Puget Sound Journey's Nov/Dec issue has a great article on how snowshoeing is "an escape from both urban and ski-resort crowds." As winter blusters its way in, snow fans who want to get their fill of the powder, but away from the crowds and off the beaten path, can reap magnificent rewards with snowshoeing. It's a great group sport for the following reasons:
- Like skiing, you can snowshoe at your own pace. Like hiking, this often leads to good conversation with various members of the group, depending on your speed, etc. Unlike skiing, you rarely lose your group to lifts and runs and mostly stick together yet with the freedom hiking allows to stop and snack, look at vistas, etc.
- Safety in numbers: Should avalanche danger exist, or one person gets injured, there are multiple people to take action and mitigate problems or help in any other way.
- Orientation: If solo trekking while snowing, your tracks can easily get erased with new snow, causing some disorientation of where the trail is or which way is north; therefore, it's always good to count on at least one other to share responsibilities for staying on track.
- Unique way to "walk" in nature and share an outdoors experience.
- Photo ops: You won't just get scenic shots. You can get proof you were there by having a friend take your photo next to Mt. Spectacular and email it to your mom.
- Green travel in action: Snowshoeing is one of the best ways to experience winter without noise pollution (as in snowmobiling), expensive gear (as in skiing + lift tickets), and low impact on the environment (it's essentially you, the elements, and your snowshoes).
Any other reasons snowshoeing is either neat-o in general or eco-friendly? Any other tips for people organizing group snowshoeing trips?
Outward Bound has an excellent reputation for putting individuals and groups into wilderness adventures that challenging them while helping them grow and bond. If you are part of a club or team and looking for a way to share an unusual outdoors experience and come back united, this is a great option. I've never done it myself, but have heard nothing but praise from those who have.
These are the types of groups they cater to:
- Students, teachers, and school administrators
- College alumni
- Clubs and associations
- Religious organizations
- Sports teams
- Family reunions
- Birthday celebrations
- Friends and colleagues
- And other groups
Across the U.S., Outward Bound expedition leaders take groups backpacking, kayaking, sailing, dogsledding, and camping.
If you have experience with Outward Bound, please share your thoughts or tips. We'd love to hear!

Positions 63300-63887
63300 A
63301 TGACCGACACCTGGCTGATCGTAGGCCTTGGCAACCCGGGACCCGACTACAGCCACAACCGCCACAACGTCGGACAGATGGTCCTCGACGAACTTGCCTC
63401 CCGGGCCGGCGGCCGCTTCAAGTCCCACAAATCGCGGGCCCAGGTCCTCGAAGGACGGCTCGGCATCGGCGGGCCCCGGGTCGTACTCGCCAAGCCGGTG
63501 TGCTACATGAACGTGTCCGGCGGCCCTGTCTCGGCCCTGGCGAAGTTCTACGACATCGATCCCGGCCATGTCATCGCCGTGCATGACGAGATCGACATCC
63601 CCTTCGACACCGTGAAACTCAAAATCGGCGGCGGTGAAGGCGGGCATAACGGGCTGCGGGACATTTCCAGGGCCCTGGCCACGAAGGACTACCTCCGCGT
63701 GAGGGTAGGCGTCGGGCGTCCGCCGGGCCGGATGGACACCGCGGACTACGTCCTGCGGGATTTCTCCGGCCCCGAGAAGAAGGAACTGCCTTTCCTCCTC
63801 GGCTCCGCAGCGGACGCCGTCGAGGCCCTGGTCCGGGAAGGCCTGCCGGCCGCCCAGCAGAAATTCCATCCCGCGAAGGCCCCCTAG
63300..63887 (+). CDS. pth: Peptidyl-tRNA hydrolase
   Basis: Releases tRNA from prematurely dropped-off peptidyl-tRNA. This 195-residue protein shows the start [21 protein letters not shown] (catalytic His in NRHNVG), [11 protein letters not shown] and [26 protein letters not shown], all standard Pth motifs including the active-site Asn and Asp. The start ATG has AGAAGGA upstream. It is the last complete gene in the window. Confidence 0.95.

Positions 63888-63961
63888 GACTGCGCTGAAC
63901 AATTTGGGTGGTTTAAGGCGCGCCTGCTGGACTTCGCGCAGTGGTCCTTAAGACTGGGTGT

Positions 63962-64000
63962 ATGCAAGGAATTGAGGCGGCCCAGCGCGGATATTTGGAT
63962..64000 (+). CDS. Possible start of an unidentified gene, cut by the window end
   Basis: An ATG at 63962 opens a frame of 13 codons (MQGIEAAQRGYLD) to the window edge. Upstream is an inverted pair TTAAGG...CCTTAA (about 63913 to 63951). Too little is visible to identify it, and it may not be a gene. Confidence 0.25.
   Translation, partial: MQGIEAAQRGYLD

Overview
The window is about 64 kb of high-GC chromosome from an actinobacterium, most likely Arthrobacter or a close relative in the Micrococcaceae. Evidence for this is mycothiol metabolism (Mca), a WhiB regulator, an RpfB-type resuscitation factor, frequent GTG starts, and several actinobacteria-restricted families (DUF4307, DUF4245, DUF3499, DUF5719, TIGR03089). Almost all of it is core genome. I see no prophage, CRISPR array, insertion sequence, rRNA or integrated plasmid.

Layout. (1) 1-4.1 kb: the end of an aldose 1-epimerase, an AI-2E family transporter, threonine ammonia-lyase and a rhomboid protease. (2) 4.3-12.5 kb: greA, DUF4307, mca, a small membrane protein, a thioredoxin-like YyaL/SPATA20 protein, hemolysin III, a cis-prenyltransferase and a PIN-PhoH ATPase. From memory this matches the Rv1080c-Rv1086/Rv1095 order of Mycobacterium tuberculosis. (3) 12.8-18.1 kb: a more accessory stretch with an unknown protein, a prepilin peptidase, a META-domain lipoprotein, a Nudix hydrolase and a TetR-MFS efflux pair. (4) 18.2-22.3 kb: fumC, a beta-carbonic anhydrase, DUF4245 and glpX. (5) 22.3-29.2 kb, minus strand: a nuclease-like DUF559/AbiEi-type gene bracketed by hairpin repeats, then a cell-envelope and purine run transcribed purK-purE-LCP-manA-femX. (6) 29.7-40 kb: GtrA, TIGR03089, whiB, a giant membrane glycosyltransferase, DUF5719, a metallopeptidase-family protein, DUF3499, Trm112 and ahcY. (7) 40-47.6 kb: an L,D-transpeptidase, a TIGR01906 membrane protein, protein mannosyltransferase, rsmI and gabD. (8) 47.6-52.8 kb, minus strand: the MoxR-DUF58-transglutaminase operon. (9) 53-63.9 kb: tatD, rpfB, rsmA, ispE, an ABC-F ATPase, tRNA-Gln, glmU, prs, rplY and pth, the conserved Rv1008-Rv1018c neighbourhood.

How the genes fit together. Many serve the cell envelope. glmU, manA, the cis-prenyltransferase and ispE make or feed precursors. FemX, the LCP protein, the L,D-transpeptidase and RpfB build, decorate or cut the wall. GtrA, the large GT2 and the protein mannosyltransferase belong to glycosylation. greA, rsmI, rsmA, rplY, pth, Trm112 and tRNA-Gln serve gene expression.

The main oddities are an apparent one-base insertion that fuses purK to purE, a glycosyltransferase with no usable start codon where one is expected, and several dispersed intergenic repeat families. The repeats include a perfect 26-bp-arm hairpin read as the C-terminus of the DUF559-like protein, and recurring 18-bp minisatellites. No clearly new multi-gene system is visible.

Unpleasant yet intriguing as the subject of sharks and the sea may be, I found some good data on Divester for vacationers who surf, swim, scuba dive, snorkel, and enjoy all sorts of water sports. Summer may be over, but many friends and families will soon take trips to beach destinations such as Hawaii, Caribbean, Mexico, or Australia where the sand is as warm as the day.
Sharks are out there. It's true. They are one of the great predators of the sea. But whales still rank higher on the marine food chain, and I've heard they can take a Great White shark down (someone correct me if I'm wrong). Nonetheless, one of the things that stirs shark fears is all the media hype coupled with ignorance about the true nature of shark attacks. How common are they? Divester examined a 200-page report called Finding a Balance. If knowledge is power, here are some statistics to help quell your fears (and mine).
- The number of shark-related fatalities has dropped from 13% in the 1990s to 8%, attributed largely to advances in safety practices, medical treatment, and greater public awareness.
- In 2005, surfers and boardriders composed 54% of victims worldwide; swimmers 37%; and divers 5%.
- There appear to be "no causative factors" for bites.
- The average depth in which bites occur is 20 feet and average distance offshore was 330 feet.
- Florida, South Africa, and Australia have the highest number of shark bite incidents.
- Although some degree of conditioning can occur between sharks and cage diving boats, this happens when operators do not comply with regulations and allow sharks to feed on the bait. However, this conditioning occurs between the shark and cage diving boats and cannot be linked to any conditioning with bathers as potential prey items.
And since the International Shark Attack File reported that there have have been 870 reported, documented shark bites worldwide since 1990, chances are extremely slim you'll have an issue.
Once on a snorkeling tour with my sister, she saw a 4-foot long reef shark swim about 20 feet below her, but the shark had no interest in the snorkel group. Of course, if you're intrigued by sharks enough to swim near them, there are plenty of "swim with sharks" tours out there. Go, adrenaline junkies, go. Me? I'll linger ashore sipping drinks with tiny umbrellas, taking quick dips to cool off.
While summer ended with the quiet dawn of fall, winter vacations in sunny destinations are coming soon, including trips to Maui, Cancun, the Bahamas, and anywhere else you can still get a tan and splash around.
Scuba diving is one of those activities you can still do in the winter - in sunny destinations. I've heard Grand Cayman is a diver's mecca, and the Great Barrier Reef and Red Sea also rank high. Since I'm terrified of being masked and submerged for extended periods of time, my water activity consists of snorkeling in shallow bays near shore.